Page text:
Among the better known cases of drunkenness in the OT are the following: Noah (Gen 9:21), Lot (19:33, 35), Nabal (1 Sam 25:36), Uriah (who was made drunk by David, 2 Sam 11:13), Amnon (13:28), Elah, king of Israel (1 Kings 16:9), Ben-hadad, king of Syria, and thirty-two allied kings (20:16).

Priests were forbidden to drink wine and strong drink while on duty in the sanctuary (Lev 10:9). Nazirites were expected to abstain from intoxicating beverages during the period of their vows (Num 6:3, 4).

The Scriptures contain strong injunctions against strong drink (Lev 10:9; Deut 21:20; Luke 21:34; 1 Cor 5:11; Gal 5:21).

Drunkenness also is used in a metaphorical sense (Job 12:25; Isa 19:14; Jer 23:9; Ezek 23:33; 39:19; Nah 3:11).

International Standard Bible Encyclopedia (1915)

I. Its Prevalance.

II. Its Symptoms and Effects.

These are most vividly portrayed:

(1) some of its physical symptoms (Job 12:25; Ps 107:27; Pr 23:29; Isa 19:14; 28:8; 29:9; Jer 25:16);

(2) its mental effects: exhilaration (Ge 43:34), jollity and mirth (1 Esdras 3:20), forgetfulness (1 Esdras 3:20), loss of understanding and balance of judgment (Isa 28:7; Ho 4:11);

(3) its effects on man’s happiness and prosperity: its immediate effect is to make one oblivious of his misery; but ultimately it "biteth like a serpent, and stingeth like an adder," and leads to woe and sorrow (Pr 23:29-32) and to poverty (Pr 23:21; compare Pr 21:17; Ecclesiasticus 19:1); hence, wine is called a "mocker" deceiving the unwise (Pr 20:1);

(4) its moral and spiritual effects: it leads to a maladministration of justice (Pr 31:5; Isa 5:23), provokes anger and a contentious, brawling spirit (Pr 20:1; 23:29; 1 Esdras 3:22; Ecclesiasticus 31:26,29 f), and conduces to a profligate life (Eph 5:18; "riot," literally, profligacy). It is allied with gambling and licentiousness (Joe 3:3), and indecency (Ge 9:21 f). Above all, it deadens the spiritual sensibilities, produces a callous indifference to religious influences and destroys all serious thought (Isa 5:12).

III. Attitude of the Bible to the Drink Question.

Intemperance is condemned in uncompromising terms by the Old Testament and the New Testament, as well as by the semi- canonical writings. While total abstinence is not prescribed as a formal and universal rule, broad principles are laid down, especially in the New Testament, which point in that direction.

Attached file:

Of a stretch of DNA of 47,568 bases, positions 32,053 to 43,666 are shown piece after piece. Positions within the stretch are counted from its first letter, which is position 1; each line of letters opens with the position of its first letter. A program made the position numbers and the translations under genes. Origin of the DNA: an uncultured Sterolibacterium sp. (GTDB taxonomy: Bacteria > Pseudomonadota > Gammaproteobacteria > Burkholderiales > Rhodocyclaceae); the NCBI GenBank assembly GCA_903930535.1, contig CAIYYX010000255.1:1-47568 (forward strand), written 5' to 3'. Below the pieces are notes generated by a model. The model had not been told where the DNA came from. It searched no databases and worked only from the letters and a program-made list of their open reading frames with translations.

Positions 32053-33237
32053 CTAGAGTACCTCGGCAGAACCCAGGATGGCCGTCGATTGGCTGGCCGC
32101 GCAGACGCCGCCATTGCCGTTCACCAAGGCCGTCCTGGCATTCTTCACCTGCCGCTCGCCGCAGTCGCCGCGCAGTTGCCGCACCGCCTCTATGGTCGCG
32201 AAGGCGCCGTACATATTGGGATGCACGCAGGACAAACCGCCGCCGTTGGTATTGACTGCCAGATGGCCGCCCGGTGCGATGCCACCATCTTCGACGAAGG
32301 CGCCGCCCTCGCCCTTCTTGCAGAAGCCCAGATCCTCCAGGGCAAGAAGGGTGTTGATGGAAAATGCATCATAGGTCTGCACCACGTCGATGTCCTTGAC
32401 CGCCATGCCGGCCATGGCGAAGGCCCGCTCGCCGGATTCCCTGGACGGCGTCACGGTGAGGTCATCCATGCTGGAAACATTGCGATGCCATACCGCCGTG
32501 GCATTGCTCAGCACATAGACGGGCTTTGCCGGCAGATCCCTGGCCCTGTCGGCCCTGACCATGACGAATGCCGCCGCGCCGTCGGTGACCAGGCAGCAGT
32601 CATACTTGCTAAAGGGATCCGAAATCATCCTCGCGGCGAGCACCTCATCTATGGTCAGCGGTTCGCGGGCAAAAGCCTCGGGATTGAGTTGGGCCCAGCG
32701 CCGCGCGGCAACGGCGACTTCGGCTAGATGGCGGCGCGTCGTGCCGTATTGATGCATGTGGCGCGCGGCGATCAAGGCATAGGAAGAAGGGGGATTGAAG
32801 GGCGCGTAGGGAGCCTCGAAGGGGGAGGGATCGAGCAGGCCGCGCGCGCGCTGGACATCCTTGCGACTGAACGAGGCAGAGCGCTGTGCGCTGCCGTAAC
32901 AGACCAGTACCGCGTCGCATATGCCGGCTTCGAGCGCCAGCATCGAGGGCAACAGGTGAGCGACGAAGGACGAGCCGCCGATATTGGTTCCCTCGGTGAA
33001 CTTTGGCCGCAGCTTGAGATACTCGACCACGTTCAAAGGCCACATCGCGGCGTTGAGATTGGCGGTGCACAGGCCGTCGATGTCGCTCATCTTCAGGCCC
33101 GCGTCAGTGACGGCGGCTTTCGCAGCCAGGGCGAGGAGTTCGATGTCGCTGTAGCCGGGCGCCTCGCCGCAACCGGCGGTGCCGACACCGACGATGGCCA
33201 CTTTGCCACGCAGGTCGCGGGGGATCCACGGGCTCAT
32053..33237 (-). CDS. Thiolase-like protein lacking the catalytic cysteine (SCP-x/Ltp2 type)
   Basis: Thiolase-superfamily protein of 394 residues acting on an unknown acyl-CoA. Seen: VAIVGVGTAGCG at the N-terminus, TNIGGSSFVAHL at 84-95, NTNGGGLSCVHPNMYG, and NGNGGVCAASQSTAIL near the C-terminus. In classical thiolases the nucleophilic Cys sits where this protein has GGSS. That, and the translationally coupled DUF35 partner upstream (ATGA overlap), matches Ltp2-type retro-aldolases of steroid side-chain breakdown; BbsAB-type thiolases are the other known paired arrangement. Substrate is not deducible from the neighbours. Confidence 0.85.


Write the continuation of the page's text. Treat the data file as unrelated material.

1. In the Old Testament:

2. Deutero-Canonical and Extra-Canonical Writings:

In Apocrypha, we have the attitude of prudence and common sense, but the prophetic note of stern denunciation is wanting. The path of wisdom is the golden mean. "Wine is as good as life to men, if thou drink it in its measure; .... wine drunk in season and to satisfy is joy of heart, and gladness of soul: wine drunk largely is bitterness of soul, with provocation and conflict" (Ecclesiasticus 31:27-30 the Revised Version (British and American)). A vivid picture of the effects of wine-drinking is given in 1 Esdras. 3:18-24. Stronger teaching on the subject is given in the Testament of the Twelve Patriarchs. The use of wine is permitted to him who can use it temperately, but abstinence is enjoined as the wiser course (Testament to the Twelve Patriarchs, Jud 1:16:3).

3. In the New Testament:

There are indications that He regarded wine as a source of innocent enjoyment (Lu 5:38 f; 17:8). To insist on a distinction between intoxicating and unfermented wine is a case of unjustifiable special pleading. It must be borne in mind that the drink question is far more complex and acute in modern than in Biblical times, and that the conditions of the modern world have given rise to problems which were not within the horizon of New Testament writers. The habit of excessive drinking has spread enormously among the common people, owing largely to the cheapening of alcoholic drinks. The fact that the evil exists today in greater proportions may call for a drastic remedy and a special crusade. But rather than defend total abstinence by a false or forced exegesis, it were better to admit that the principle is not formally laid down in the New Testament, while maintaining that there are broad principles enunciated, which in view of modern conditions should lead to voluntary abstinence from all intoxicants. Such principles may be found, e. g. in our Lord’s teaching in Mt 16:24 f; Mr 9:42 f, and in the great Pauline passages--Ro 14:13-21; 1Co 8:8-13.

IV. Drunkenness in Metaphor.

D. Miall Edwards